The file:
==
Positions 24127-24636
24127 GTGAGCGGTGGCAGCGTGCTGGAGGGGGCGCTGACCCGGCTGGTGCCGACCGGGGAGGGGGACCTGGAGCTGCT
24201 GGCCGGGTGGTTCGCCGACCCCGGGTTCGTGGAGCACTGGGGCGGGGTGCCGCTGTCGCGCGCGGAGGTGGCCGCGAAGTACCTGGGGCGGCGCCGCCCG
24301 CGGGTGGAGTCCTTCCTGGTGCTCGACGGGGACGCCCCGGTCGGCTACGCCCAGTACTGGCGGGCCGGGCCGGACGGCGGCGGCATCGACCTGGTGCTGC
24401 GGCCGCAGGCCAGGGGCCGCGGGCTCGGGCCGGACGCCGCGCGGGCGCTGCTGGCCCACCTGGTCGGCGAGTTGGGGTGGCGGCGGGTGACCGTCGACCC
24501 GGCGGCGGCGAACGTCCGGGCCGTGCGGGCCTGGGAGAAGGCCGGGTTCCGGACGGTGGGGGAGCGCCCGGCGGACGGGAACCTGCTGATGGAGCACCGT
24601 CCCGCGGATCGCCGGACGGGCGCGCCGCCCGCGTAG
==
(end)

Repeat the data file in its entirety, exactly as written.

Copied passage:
Positions 24127-24636
24127 GTGAGCGGTGGCAGCGTGCTGGAGGGGGCGCTGACCCGGCTGGTGCCGACCGGGGAGGGGGACCTGGAGCTGCT
24201 GGCCGGGTGGTTCGCCGACCCCGGGTTCGTGGAGCACTGGGGCGGGGTGCCGCTGTCGCGCGCGGAGGTGGCCGCGAAGTACCTGGGGCGGCGCCGCCCG
24301 CGGGTGGAGTCCTTCCTGGTGCTCGACGGGGACGCCCCGGTCGGCTACGCCCAGTACTGGCGGGCCGGGCCGGACGGCGGCGGCATCGACCTGGTGCTGC
24401 GGCCGCAGGCCAGGGGCCGCGGGCTCGGGCCGGACGCCGCGCGGGCGCTGCTGGCCCACCTGGTCGGCGAGTTGGGGTGGCGGCGGGTGACCGTCGACCC
24501 GGCGGCGGCGAACGTCCGGGCCGTGCGGGCCTGGGAGAAGGCCGGGTTCCGGACGGTGGGGGAGCGCCCGGCGGACGGGAACCTGCTGATGGAGCACCGT
24601 CCCGCGGATCGCCGGACGGGCGCGCCGCCCGCGTAG